Bengali (Bangla) Information Retrieval

Bengali (Bangla) Information Retrieval

Debasis Ganguly, Johannes Leveling, Gareth J.F. Jones
DOI: 10.4018/978-1-4666-3970-6.ch012
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This chapter introduces Bengali Information Retrieval (IR) to students by explaining the fundamental concepts of IR such as indexing, retrieval, and evaluation metrics. This chapter also provides a survey of and comparisons between various Bengali language-specific methodologies, and hence can serve researchers particularly interested in the state-of-the-art developments in Bengali IR. It can also act as a guideline for application developers on how to set up an information retrieval system for the Bengali language. All steps for creating and evaluating an information retrieval system are introduced, including content processing, indexing, retrieval models, and evaluation. Special attention is given to language-specific aspects of Bengali information retrieval. In addition, the chapter discusses cross-lingual information retrieval, where queries are entered in English with an objective to retrieving Bengali documents.
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The World Wide Web is growing at an astounding rate, both in terms of the volume of content available and the number of individuals with access to the Web. The majority of professionally authored content is typically still produced in English. However, potentially valuable content is being created in a multitude of other languages. Machine-Translated (MT) versions of this content may be generated for some languages, but the limited availability of high quality MT means that this is not always possible for all language pairs. At the same time, access to digital information is becoming more important and, due to the increase in amount and diversity of data, more difficult. Bangla (or Bengali), one of the more important Indo-Iranian languages, is the sixth-most popular in the world and spoken by a population that now exceeds 250 million, of which more than 193 million are native speakers1. Geographical Bangla-speaking population percentages are as follows: Bangladesh (over 95%), and the Indian states of Andaman and Nicobar Islands (26%), Assam (28%), Tripura (67%), and West Bengal (85%). The global total includes those who are now in diaspora in Canada, Malawi, Nepal, Pakistan, Saudi Arabia, Singapore, United Arab Emirates, United Kingdom, and the United States. However, compared to languages such as English, Bengali is a low-resource language, i.e. the range of natural language processing tools and linguistic resources is still small. For example, the English Wikipedia comprises almost 4 million articles while the Bengali Wikipedia has little more than 20,000 articles. Research on language-specific aspects of Bengali information retrieval is still in its infancy.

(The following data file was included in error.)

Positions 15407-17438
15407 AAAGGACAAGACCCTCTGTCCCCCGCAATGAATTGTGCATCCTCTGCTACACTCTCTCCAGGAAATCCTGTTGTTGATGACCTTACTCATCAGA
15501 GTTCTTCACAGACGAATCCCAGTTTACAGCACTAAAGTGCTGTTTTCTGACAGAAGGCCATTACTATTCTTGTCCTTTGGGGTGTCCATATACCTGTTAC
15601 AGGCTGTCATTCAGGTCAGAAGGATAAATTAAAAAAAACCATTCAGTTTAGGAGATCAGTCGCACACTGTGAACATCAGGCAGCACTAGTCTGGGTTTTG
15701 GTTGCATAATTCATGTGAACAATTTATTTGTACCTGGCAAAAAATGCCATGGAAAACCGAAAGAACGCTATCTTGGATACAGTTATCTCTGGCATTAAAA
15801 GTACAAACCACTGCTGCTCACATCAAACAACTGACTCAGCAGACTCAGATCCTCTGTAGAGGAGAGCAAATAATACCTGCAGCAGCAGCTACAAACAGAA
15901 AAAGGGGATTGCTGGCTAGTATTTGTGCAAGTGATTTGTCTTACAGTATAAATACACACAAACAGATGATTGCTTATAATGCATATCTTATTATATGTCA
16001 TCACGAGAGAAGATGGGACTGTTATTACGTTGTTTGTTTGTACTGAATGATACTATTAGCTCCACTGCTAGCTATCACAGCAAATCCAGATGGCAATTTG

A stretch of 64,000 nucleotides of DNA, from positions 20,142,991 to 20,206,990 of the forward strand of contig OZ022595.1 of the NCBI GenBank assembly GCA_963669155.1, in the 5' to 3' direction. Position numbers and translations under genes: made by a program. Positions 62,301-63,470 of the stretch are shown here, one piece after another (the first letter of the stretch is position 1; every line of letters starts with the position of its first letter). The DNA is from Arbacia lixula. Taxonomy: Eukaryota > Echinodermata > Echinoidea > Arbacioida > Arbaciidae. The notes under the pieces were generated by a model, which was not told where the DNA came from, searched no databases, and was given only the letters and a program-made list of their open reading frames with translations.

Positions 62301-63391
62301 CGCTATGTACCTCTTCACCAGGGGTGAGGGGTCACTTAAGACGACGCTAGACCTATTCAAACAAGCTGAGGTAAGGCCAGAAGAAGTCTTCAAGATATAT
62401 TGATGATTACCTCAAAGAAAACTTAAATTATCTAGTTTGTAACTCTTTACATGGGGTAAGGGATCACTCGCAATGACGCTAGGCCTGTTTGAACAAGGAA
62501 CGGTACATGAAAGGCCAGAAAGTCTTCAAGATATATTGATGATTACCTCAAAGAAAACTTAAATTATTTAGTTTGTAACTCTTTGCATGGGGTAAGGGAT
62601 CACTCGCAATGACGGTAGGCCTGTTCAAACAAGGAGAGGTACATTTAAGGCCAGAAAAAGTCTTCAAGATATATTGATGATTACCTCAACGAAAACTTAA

The process of Information Retrieval (IR) can be broadly defined as satisfying a user’s information need by retrieving relevant documents from a collection of documents, where relevant means that a document contains the information necessary to satisfy the user’s need. IR encompasses search on collections of text documents, either structured or unstructured, but also search over collections of spoken recordings, music and other audio data, images and video. Most IR approaches still focus on text retrieval or on text annotations of multimedia data. In designing an IR System (IRS), the key issues are to determine methodologies for: (1) document representation; (2) query representation; and (3) a similarity measure for comparing a query with documents. Language-specific adaptations are particularly required for the first two components, namely finding suitable representations for the documents and queries.

Early IR research focused on development of techniques for English (e.g. at TREC, has shown the interest in the development and automatic evaluation of IRS for Indian languages and has resulted in the creation of additional language resources for Bengali to aid Natural Language Processing (NLP) and IR.

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